Treatment Strategies and Outcomes of Symptomatic Spontaneous Isolated Superior Mesenteric Artery Dissection: A Systematic Review and Meta-analysis.J Endovasc Ther. 2018 Oct; 25(5):640-648.JE
To analyze the published treatment experience with symptomatic spontaneous isolated superior mesenteric artery dissection (SISMAD).
A literature search of the PubMed and Cochrane databases was conducted for articles on symptomatic SISMAD published in English from January 2007 to January 2018. Case series reporting on both treatment modalities and outcomes were included, while those on traumatic or iatrogenic SMA dissection or SMA dissection accompanied by aortic or other visceral artery dissection were excluded. Overall event rates for treated symptomatic SISMAD were calculated using pooled analyses. The rate of initial conservative treatment, the success rate, the rate of conversion to intervention, and the failure rate in patients with vs without antithrombotic therapy were calculated for each study and compared using a meta-analysis of proportions.
The 25 articles selected encompassed 616 SISMAD cases, of which 514 were symptomatic cases eligible for the analysis. Among the latter, initial treatment consisted of conservative therapy in 447 (87.0%) patients and surgical interventions in 67 (13.0%) patients [45 (8.7%) endovascular procedures and 22 (4.3%) open surgeries]. Among conservative cases, 238 (53.2%) received antithrombotic therapy while 172 (38.5%) did not; 50 (11.2%) cases were converted to intervention [42 (84%) endovascular]. Conservative treatment was initially used in 85.2% of pooled cases with an 84.7% success rate, a 14.3% rate of conversion to intervention, and conservative treatment failure rates of 17.8% and 10.1% in patients treated with vs without antithrombotic therapy, respectively (p=0.103).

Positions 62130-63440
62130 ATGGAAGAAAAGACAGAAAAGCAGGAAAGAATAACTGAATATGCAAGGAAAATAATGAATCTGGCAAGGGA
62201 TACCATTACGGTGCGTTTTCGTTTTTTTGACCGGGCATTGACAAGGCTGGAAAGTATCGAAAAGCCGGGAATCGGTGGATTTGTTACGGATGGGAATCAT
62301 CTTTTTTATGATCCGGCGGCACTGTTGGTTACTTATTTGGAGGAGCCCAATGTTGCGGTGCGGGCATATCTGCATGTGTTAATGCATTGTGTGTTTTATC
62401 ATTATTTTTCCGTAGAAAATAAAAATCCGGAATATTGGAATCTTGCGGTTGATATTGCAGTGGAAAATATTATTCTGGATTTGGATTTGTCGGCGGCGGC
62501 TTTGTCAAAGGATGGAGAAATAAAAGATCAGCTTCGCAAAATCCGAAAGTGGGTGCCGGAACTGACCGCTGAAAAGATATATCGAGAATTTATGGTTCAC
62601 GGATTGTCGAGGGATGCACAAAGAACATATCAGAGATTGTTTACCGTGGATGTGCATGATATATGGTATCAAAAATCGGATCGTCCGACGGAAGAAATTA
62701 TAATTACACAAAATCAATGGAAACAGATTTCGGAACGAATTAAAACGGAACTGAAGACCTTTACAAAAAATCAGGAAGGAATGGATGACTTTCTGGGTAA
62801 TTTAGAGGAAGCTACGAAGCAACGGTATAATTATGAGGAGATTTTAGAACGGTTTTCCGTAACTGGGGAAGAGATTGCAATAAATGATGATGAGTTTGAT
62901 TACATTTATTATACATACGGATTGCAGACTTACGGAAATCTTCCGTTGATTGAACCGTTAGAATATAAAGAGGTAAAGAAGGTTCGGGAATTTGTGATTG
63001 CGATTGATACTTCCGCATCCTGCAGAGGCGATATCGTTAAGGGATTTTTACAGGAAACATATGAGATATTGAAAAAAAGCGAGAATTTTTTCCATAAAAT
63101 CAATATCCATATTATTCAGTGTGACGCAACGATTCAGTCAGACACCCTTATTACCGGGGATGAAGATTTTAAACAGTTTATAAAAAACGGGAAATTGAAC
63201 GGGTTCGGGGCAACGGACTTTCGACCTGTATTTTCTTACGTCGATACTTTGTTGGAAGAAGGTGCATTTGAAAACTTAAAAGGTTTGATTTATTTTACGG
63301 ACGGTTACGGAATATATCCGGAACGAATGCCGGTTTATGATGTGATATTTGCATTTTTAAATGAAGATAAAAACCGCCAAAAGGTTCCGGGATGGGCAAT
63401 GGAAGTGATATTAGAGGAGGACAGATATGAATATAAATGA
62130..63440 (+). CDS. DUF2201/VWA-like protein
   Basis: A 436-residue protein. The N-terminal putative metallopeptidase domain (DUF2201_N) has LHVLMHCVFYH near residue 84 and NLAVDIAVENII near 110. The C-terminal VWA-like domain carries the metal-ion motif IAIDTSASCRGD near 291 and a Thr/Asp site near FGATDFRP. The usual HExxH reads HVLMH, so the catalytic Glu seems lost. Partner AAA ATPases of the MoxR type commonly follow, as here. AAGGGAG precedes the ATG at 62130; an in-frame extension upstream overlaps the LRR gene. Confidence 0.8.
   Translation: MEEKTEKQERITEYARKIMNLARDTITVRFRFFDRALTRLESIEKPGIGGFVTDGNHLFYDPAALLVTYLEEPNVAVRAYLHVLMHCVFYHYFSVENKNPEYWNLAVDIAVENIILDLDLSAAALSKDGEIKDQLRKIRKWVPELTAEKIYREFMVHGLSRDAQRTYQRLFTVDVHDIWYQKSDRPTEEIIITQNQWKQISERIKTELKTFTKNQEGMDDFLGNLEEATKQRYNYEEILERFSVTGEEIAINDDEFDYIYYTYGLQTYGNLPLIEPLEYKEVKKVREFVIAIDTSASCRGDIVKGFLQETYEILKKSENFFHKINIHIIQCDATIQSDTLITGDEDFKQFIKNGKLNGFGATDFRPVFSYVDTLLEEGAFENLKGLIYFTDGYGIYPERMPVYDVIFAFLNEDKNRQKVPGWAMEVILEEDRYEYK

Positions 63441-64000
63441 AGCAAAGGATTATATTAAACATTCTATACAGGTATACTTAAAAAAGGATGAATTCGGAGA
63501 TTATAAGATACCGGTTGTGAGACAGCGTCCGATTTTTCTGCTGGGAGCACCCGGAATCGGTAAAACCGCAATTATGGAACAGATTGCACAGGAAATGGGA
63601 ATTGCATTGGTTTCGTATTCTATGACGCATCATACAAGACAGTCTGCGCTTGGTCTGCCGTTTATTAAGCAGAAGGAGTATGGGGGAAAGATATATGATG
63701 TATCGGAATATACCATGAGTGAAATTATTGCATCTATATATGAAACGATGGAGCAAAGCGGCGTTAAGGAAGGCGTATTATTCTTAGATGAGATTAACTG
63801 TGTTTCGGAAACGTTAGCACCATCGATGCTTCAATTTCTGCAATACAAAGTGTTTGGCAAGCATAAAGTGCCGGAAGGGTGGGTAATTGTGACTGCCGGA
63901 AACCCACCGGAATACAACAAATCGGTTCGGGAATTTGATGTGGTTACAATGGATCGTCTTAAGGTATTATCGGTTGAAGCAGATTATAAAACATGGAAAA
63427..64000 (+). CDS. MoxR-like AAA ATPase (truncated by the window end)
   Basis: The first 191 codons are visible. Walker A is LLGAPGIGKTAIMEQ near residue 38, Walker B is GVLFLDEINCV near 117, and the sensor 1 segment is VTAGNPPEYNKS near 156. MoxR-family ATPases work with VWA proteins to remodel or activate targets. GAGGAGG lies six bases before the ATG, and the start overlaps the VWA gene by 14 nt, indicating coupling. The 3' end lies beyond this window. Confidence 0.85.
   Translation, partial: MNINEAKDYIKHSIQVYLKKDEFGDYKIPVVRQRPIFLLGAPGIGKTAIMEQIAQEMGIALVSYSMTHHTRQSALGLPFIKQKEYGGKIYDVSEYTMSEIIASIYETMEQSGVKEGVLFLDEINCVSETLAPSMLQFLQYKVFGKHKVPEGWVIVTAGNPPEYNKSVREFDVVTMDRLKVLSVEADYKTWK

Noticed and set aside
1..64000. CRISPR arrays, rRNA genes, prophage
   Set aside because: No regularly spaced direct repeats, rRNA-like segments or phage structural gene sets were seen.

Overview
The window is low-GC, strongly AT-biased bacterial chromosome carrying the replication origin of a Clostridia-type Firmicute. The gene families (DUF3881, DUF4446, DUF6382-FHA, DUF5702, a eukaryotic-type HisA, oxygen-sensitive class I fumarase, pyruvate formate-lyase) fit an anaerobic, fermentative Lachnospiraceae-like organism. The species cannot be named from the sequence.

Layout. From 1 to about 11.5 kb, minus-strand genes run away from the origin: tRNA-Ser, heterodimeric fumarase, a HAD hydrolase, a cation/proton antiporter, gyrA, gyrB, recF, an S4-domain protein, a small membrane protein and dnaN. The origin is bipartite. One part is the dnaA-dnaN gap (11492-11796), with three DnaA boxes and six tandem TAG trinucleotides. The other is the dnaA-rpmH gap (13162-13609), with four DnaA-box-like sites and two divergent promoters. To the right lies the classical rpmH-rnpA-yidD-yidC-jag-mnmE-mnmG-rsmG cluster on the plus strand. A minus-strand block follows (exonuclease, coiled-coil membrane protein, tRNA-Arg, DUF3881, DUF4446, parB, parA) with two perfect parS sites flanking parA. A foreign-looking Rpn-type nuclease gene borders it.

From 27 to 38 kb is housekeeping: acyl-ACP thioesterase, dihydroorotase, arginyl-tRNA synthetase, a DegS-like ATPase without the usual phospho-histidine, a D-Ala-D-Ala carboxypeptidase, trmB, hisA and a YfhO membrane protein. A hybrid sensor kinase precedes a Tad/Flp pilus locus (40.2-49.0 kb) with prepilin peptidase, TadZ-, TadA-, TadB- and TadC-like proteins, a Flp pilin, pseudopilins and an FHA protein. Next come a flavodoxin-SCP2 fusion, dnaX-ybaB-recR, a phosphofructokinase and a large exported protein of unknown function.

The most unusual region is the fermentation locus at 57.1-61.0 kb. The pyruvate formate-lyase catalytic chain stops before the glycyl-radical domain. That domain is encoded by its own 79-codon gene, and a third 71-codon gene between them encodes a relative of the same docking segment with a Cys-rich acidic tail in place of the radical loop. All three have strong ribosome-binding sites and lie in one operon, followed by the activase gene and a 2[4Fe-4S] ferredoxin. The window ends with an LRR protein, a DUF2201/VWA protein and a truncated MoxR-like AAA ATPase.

Conservative treatment appeared safe and effective in >80% of symptomatic SISMAD cases, without apparent benefit for antithrombotic agent use. Initial or secondary intervention was more often endovascular, with favorable success rates and short-term outcomes. Large, prospective randomized trials with long-term follow-up are warranted on the treatment for symptomatic SISMAD.